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GEI IIP WH À LAME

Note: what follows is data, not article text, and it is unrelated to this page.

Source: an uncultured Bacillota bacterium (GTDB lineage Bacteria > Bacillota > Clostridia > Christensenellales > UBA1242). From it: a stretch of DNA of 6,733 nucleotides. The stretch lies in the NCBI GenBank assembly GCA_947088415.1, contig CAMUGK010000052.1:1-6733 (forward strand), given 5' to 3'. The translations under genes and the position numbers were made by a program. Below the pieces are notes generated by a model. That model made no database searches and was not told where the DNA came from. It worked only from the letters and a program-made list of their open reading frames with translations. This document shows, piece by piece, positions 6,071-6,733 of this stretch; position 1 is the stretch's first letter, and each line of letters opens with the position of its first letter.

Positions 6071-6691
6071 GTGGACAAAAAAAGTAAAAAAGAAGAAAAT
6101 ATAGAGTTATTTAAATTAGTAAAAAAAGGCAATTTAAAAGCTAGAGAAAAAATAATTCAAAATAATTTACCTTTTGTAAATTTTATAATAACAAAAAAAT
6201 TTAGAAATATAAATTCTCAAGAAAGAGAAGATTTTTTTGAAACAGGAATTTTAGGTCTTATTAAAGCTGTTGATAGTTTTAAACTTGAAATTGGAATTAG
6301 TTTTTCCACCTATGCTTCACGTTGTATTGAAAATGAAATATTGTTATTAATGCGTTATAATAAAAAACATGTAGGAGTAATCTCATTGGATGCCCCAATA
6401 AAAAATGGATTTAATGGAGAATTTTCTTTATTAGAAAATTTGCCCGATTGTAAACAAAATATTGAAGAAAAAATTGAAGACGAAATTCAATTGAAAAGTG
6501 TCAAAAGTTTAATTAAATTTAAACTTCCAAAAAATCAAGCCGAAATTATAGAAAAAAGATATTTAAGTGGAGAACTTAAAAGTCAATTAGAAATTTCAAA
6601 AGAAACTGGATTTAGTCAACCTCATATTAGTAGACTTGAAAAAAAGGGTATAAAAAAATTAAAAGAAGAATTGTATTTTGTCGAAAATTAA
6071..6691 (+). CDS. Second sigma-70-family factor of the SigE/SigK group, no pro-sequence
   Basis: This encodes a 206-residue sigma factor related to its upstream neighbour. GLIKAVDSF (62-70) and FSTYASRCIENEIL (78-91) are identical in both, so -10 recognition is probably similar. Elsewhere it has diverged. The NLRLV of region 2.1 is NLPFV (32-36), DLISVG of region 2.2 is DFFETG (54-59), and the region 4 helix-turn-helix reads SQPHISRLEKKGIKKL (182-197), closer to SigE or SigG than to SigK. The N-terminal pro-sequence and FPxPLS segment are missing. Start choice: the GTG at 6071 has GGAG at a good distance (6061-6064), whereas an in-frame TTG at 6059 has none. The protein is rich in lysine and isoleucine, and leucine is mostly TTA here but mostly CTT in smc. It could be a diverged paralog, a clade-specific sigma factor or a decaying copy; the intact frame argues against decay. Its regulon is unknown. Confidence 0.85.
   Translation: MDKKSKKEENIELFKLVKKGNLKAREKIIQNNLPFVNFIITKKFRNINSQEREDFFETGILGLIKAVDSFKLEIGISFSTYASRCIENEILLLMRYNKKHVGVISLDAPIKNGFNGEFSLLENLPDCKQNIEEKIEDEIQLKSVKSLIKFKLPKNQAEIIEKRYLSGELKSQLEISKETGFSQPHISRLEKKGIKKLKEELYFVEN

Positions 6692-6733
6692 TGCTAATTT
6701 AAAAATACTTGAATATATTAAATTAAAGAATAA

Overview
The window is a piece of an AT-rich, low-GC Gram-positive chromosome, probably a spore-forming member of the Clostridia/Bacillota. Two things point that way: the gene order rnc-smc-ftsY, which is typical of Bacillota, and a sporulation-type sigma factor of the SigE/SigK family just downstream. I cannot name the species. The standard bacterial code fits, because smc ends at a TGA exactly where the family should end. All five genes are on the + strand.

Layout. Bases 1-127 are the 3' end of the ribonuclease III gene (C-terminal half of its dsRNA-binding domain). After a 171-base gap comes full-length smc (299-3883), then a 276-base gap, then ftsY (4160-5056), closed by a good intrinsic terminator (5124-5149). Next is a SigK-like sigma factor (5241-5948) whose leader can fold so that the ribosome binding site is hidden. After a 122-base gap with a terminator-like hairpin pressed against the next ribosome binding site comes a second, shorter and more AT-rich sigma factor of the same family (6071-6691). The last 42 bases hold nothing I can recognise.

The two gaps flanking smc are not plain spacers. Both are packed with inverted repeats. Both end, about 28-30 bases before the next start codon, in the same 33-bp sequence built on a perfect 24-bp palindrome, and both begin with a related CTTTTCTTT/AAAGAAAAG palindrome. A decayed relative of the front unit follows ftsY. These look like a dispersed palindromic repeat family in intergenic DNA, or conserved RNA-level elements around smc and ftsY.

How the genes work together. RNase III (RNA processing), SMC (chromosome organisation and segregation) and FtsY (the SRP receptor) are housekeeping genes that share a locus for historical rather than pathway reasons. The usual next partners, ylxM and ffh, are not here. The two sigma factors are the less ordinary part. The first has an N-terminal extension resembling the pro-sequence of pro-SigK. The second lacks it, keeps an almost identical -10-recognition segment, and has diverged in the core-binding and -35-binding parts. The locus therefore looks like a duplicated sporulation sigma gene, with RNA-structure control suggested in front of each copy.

(o u Rheumatism, Kidney, Liver or Bladder Trouble? II .ache in the back is often kidney trouble. It Is »|y warning: to show you ck of heulth is not clear. Danger Signals. (danger signals are im perious results may be kdney trouble in its worst (eul upon you. of people have testified Bild and immediate effect -Root, the great kidney. j biudder medicine is soon bat it slsnds the highc; arkahle curative effect in ^.distressing cases. If diclne. you should have Lame Back. |tck is only one of many of kidney trouble. Other ving that you may need are, being subject to (L NOTE— You may obtain a sample size bottle of Swamp-Root by cents to Dr. Kilmer & Co., Binghamton, N. Y. This gives you the op o prove the remarkable merit of this medicine. Thev will al or valuable information, containing many of the thousands of gratc i received from men and women who say they found Swamp-Root to be jemedy needed in kidney, liver and bladder troubles. The value and suc Bamp-Root are so well known that our readers are advised to send for |zt* bottle. Address Dr. Kilmer & Co. Binghamton, N. Y. Re sure to ad this offer in the Rulte Daily Post. ■J. -.fc " * )R, DAVIS THESE TRICES TELL THE WHOLE STORY lui Gold Crowns.......S4.O0 ^orcelain Crowns........ S4.no bridge Work, a tooth.....S4.00 s i!ver Fillings ..........S1.00 Hold Fillings........SI .50 UP »II Set of Teeth.......S10.00 1 Défit al Work Guaranteed Per ponallv for Ten Years. 'v Attendant 35-36 Owsley Block PARK AND MAIN. licacl Advice on Blood Troubles Given Free by Expert Authority ^Nothing for Opinion of Your I Own Case. Jrone recognizes the value of j I opinion. This Is the age of spe- j and when we have work of nee to be done, we go to an •in bis line. ■ ago It was realized that med overed too broad n field for any in to master its every branch, the doctor who specialized in i particular branch became the ■ proficient and the most success wonderful success of the great I remedy. 8. 3. 8., is due largely ï fact that it has not been recom k 1 as a cure-all, but strictly for diseases having their origin in a j SUITING IN CANADA IS NOW DWINDLING I) , ont., Nov. 16.—The total of infantry in the Canadian nary forces in October ex it» total number of recruits during the same period by ordiug to figures given out by [Hitary department here today, till wastage was 3.6 iS, being •f 1,017 men disharged in Can j 65 returned to Canada from is for discharge and 1.066 cas overseas. The total number of s secured for overseas service in nadian infantry was 1,750. of 1,045 men were recruited in the States. I 1 j JNERAL IN HELENA. McLean, infant «on of id Mrs. John M. McLean of 109 [ Woolman street, died last evo and the remains were taken to this morning STEVENS FUNERAL. i funeral of Josiah Stevens, who Tuesday night at the age of 49 , was held this afternoon from JJnily home, 149 Missoula avenue. ■ fhaiies Wolfe of the Mountain ^Methodist church officiated. In ! I ; . I I ! • ; j I A BÄYER. E Look Before You Buy Every package and every tablet of gen uine Aspirin bears "TKm /T\ Your Bayer-Tablets Aspirin Tb* t r ad*-«— * 2m 5i2i— JJ 23 SS 1 »TrfSTSbto asm n frequent bladder night, irritation, embarrassing and troubles day and sediment, etc. fjack of control, smarting, uric acid, rheumatism, bloating, may he loss of flesh, sallow complexion. Prevalency of Kidney Disease. Most poor le do not realize the alarming increase and remarkable prevalency of kidney disease. While kidney disorders are among the most common diseases that prevail, they are sometimes the last recognized by patients, who very often content themselves with doctoring the effects, while the original disease may con stantly undermtno the system. Regular medium and large size bot tles at all drug stores. I Don't make any mistake, but re I member the name, Dr. Kilmer's amp-Root, and the address, Bing hieh you will find on j hamton. N. | every bottle. a disordered condition of the blood. For more thun half a century it hae been used with highly satisfactory re sults for Rheumatism, Catarrh, Kc zemn, Herofula, Tatter, and other blood disease«, Our medical director, who la an ex pert on blood and skin diseases, of fers his services without cost to all who wish his aid. You are invited to write him fully about your own indi vidual ca as, and he will gladly give you such directions for treatment us your case requires. You can obtain 8. S. 8. at any drug store. Don't be persuaded to take a substitute. If you wish medical ad vice, address f*hief Medical Adviser, flwift Specific Co, 148-B, Swift Jsrb j oratory', Atlanta, Ga. ternient was in Mount Moriah ceme tery. Mr. Stevens was born in England I and had lived in Butte for 24 years. lie was a monfber of the old Alice 1 band and one of the charter mcm j hors of the Montana State band large delegation ! sieians at the funeral. I Mr. Stevens is survived by six chii ; dren: Mrs. W. H. Morgan, Jack . Ethel, Joe, Minnie and Mildred I The men of Butte can now supifly I their underwear needs at an ex ! tremely low price. The Hennessy store [offers for Saturday's sale a most de sirable collection of men's high grade • union suits in wool, worsted, merino, ; balbriggan and silk mixed, intended j for selling regularly at ?3.50, $4.00, I $4.50, $5.00 to $6.00 and more for only , $2.50 a suit. Manufacturer's sample I lines—that's why.—Adv. BV HUSBAND TIME. When Senator William Hughes of New Jersey was a Judge in Paterson he was presiding at a trial in which a woman who kept a boarding house was trying to establish an alibi for a boarder. The man was accused of a crime committed at 2 o'clock in the morning, and she swore he was home I at 1 o'clock on that morning. Subscribe for the Butte Daily Post. BITUTWINS Tom Stewart, Tom Davis and Lee Mantle Deliver Prin cipal Addresses. The patriotic dinner given last eve ning by the Butte Rotary club was a thoroughly enjoyable affair, not alone •cause of the sterling talks which ere made and the songs that were sung but because of the presence of ladies of Butte and Anaconda and a large delegation of Anaconda Kotari ans. State S< nator Harry Gallwey presided as toastmaster and the prin cipal speakers were Tom Davis of Butte. Attorney T. P. Stewart of Ana •onda and Senator Lee Mantle of Butte. Miss Marguerite Davis and William (Ï. McLellan sang several se lections, accompanied by Miss Mar garet Me Hale. The club rooms were ■ially decorated for the occasion, n entertaining feature of the eve f was the presence of a "Jazz" glee club, composed of local members, who sang several improvised selections during the evening. One of them was: What's the matter with Gallwey? all right "What's the matter with Gallwey? "He's all right. "For he's the boss o the B. A. & P. "He's the fellow for you and for me. "Wha t's the matter with 'Gallwey? "He's ail right." And when Tom 1 avis spoke the >ya sa ng: "Wha t's 1 lie matter Vlth Davis? "He's nil right. "What's the matter with Davis? "He's all right. "He works all the while for the > . M. A. "He works all day without any pay. Whi t's the matter with Davis? "He's all right." Stewart's Talk. Ltorney T. P. Stewart of Am 1 spoke in part as follows: t is splendid to notice he rlcan people have changed in ; mug in the he peopl Thh I that mothers s up their only great brutality of war. •A few months pas United States is fort d inti* ugh, which must ire autocracy and Hohensollerns. former popuiai and that we beautiful Atneri thi i.i the o n filet downfall of militai (1 of the reign of the find now that are popular no n rallied under that hymn which typifies true allegiance to the Stars and Stripes, 'My Country 'Tis of Thee.' "I do not believe that we are bidding our boys farewell forever, and I can resign myself to the gloomy side of situation. Statistics prove to us that England, after three years of strenuous fighting, has lost but 7 per cent of her men in killed and wounded. This is small number. But whether all or nearly all of our boys return to the old homes again we shall know that they fougtô for the greatest cause humanity has ever had at stakn and l>een instrumental in the downfall and destruction of the most contemptible military machine ever devised to covet land and snuff out human lives, irrespec tive of rights of the people." Mr. Davis told stories of the life in Camp Lewis, humorous incidents of the every day life of the camp. One that tickled the audience follows: "The sentry halted a ..-turning sold ici one night with the challenge: " 'Halt, who goes there?' ** 'A friend with a bottle,' was the reply. " 'Halt, friend, and advance the bottle,* the sentry come back." Mr. Davis concluded his talk with the following words: I have been told that we are about of pro-Germanism. 1 don't believe re should be any pro-anything except American. A man is either all American all German. The time has come for a n to be for us or against us. It has been said thnt there is lack of loyalty among the men who consti tute the national army. That is an ab solute falsehood. I don't believe that if a man were to speak disparagingly of the American flag nt Camp I^ewis he would get out of the camp alive. •The man who makes the most com plaints at Camp l^ewls Is the one who has had the least nt home. "The boys at Camp l>ewls are all earnest and sincere. When the time comes for them to take the 'big drink' go to France— they will go like men. "Unless the American troops get there soon the battle will not bo won. But if they do get there soon the Herman people ami the German soldiers will be so sick of the American soldiers that the> will wish they never had seen them.'' Senator Mantle made a most patriotic 8|>eerh. He concluded as follows An American Lafayette. '•It is a grand thing to contemplate what a great asylum this country has been. It is about 14U years ago since the American colonies revolted against the injustice of the mother country. There was at that time a young man who was imbued with the love of liberty and humanity, and he came to the shores of this young nation and offered his serv ices to the immortal Washington. That man was Lafayette. A few days ago a magnificent body of American soldiers marched through the streets of Ixmdon and among those who cheered was King George V, a lineal descendant of the tyrant George III. "And a little later another magnificent body of American troops marched along tlie avenues of Baris, and the French people cheered the flag under which the visiting soldiers marched—the Stars and Stripes. And America France in the person of G ing an American laifayctte. "We must win this war. and there is no doubt but that we are going to do ho. There have been setbacks in Italy. There have been discords in Russia. But out of this will come a clearer atmos phere that will adjust itself. • Kach of us must do his part. A little from each one of us will be a tremendous total in the aggregate. • We must and are *o1ng to take a prominent pert in thi« «Teat «triiesUi. The I'niteti State« of America will make up a new map of Europe. And it will say 10 the world. We want you to have the «ante sort of government we have, a government of the people, for the people and by the people.' "So let us endeavor to live up to our own Ideals; to the splendid ideals which this beautiful flag eymbollrea. And over all God's Mewing endure." I,r. John A. Donovan, president of the Rotary >'lul>. was the Iasi «beaker aad he told what Rotary was trying to accom plish for the good of the world. Persh S7eö/j //? Neölin Soles Protect Health and Purse M uddied crossings and the thin but dangerous film of water on pavements after thaws and showers cause many a cold. Against such colds Neölin Soles protect you because they are waterproof. The ordinary leather sole is not waterproof. After it has once been thoroughly wetted, it becomes spongy and porous, so that it soaks up — literally breathes in — the water and moisture underfoot. Waterproof Neölin Soles protect your health and purse by protecting you from such moisture, from the colds it causes, and from the damage it does to uppers. Shoes soled with waterproof Neölin keep their shape, look well, and last longer. And Neölin Soles themselves wear from two to six times as long as ordinary leather and cost no more. They are more comfort able because they are more flexible. New shoes soled with them need no breaking in. When you do your fall and winter buy n ing be sure to do what eight million Americans have already done—get shoes with Neölin Soles. And if you have a pair of shoes in need of re-soling, have it done with Neölin Soles. You can get them on men's, women's and children's shoes—in black, white, or tan— and the genuine always bears the brand Neölin. Mark that mark — stamp it on your memory — Heölin The Goodyear Tire & Rubber Company Akron, Ohio Leather soles are stiff— Neölin Soles are comfort able. Leather soles slip — Neölin Soles grip, yet they can not scratch fine floors and furniture. Leather soles soak up water — Neölin Soles are water proof. Rubber soles stretch— Neölin Soles hold their shape. Rubber soles tear loose — Neölin Soles stick tight. Rubber soles crack— Neölin Soles will not .crack. Rubber soles are heavy— Neölin Soles are light. These Merchants Sell Neôlin-Soled Shoes Gamer Shoe Co., 113 North Main. Hennesay Co., Main and Granita. Hubert Shoe Co., 51 Weet Park. Kumfort Shoe Co., 16 West Park. Mutch A Young, 900 Talbot avenue. T. J Bennett Co., Harrison avenue. Frank Boucher, 37 Weet Park. Jacob Brinig, 53 East Park. Tha Toggery, 27 West Park. Broadway Shoe Co., 38 North Main. George Broughton A Son, 737 E. Park. D. J. Charles, 905 East Front. te. M. J. Connell Co. t Main and Gi Economy Shoe Co., 39 West Park. Palace Store 24 East Park. Rask Bros., 303 East Park. Red Boot Shoe Co., 26 North Main. Symons Dry Goods Co., Phoenix block Walkerville Com. Co., 1600 N. Main. Walk-Over Shoe Co., 46 West Park. Keene Shoe Co., 43 East Park. Wein's Clothing Store, 35 East Parlfa These Repairmen Re~Sole Shoes with Neolin Corgiat, Antone, 13 8melter, Meader- I Hakka, Andrew, 18 North Dakota, villa. ' Hennessy Co., ropair department. Hessa, George, 2123 Oak, McQueen addition. Jonick, Jack, 1637 Harrison avenue. MeManua, Hugh, 319 South Arizona. Manning, Asarias, 1015 Talbot avenue. j Rosenfield, William, 551 South Arison« Egolin, Leonard, 738 West Park. Farrell, Joseph, 947 North Main. Giorgevioh, Michael, 203 East Park. Gissel, Georga, 1721 Harrison avenu Neighbor, Jouis, 1515*/^ North Main, Walkerville. Nelson, A. P., 423 North Main. O'Rourke Shoe Co., 25 North Wyoming. I Saare, C. E., i/ 2 North Montana. I Stroms, Werner, 419*/2 South Arizona Symons Dry Goods Co., repair departs ment. 1 hese Shoe Dealers Anaconda, Mont. Copper City Commercial Co., Main and Commercis* Fitzgeralc A • ».» W 1 25 bast Perk. Goodfriend Clothing Co., 113-115 East Park. A. M. McIntyre, 219 East Park. O. K. Store, 211 East Park. J. C. Penny Co., 416-418 East Park. J. H. Strain A Co., 221-223 East Park. SHOE REPAIR MEN. Anaconda Shoe Shop, 8 Main. Klein's Goodyear Shoe Shop East Park. Braniset A Diehl, 701 East Third. 13'/a (Tear Out and Preserve These Lists) rieolin Soles TSAOS MANX MM U. •. PAT. OFT. Better than Leather CHILE MAY BALK AT NITRATE PURCHASING PLAN Santiago. Chile, Nov. 16. Thengreo \ MCAK-UP-A-COLD Fr&KZd nient drawn up by the entente na tions for the purchase of Chilean nitrate through a single buyer and fixing the price of the product at 12 shillings per ton is being actively dis cussed by the i'hilean press and publie. It is considered probable that the Chilean congress will pass a law pro viding that nitrate shall he sold only through the medium of the govern ment. TEMPLE BN AI ISRAEL. Reguar Friday evening services at . Temple IS'nai Israel at 8 o'clock. The topic of Rabbi Levin's sermon this week will be "Sweet Are the Uses of Adversity." A tordial welcome to vis itors. SuDerfluous Hair îkül TWorSkUM 1 eoeh padiit«. ï j ; j ! GIRLS FORBIDDEN WEAR MIDDY BLOUSE OF NAVY Boston, Mass., Nov. 7 5.— Agents oi the department of justice stationed al the navy yard have sent out a warn ing that hereafter girls would have to refrain from wearing any part of tho regulation uniform of the navy. Tho young women who have a right to wear any part of the uniform are connected with the naval reserves in the capacity of yeomen.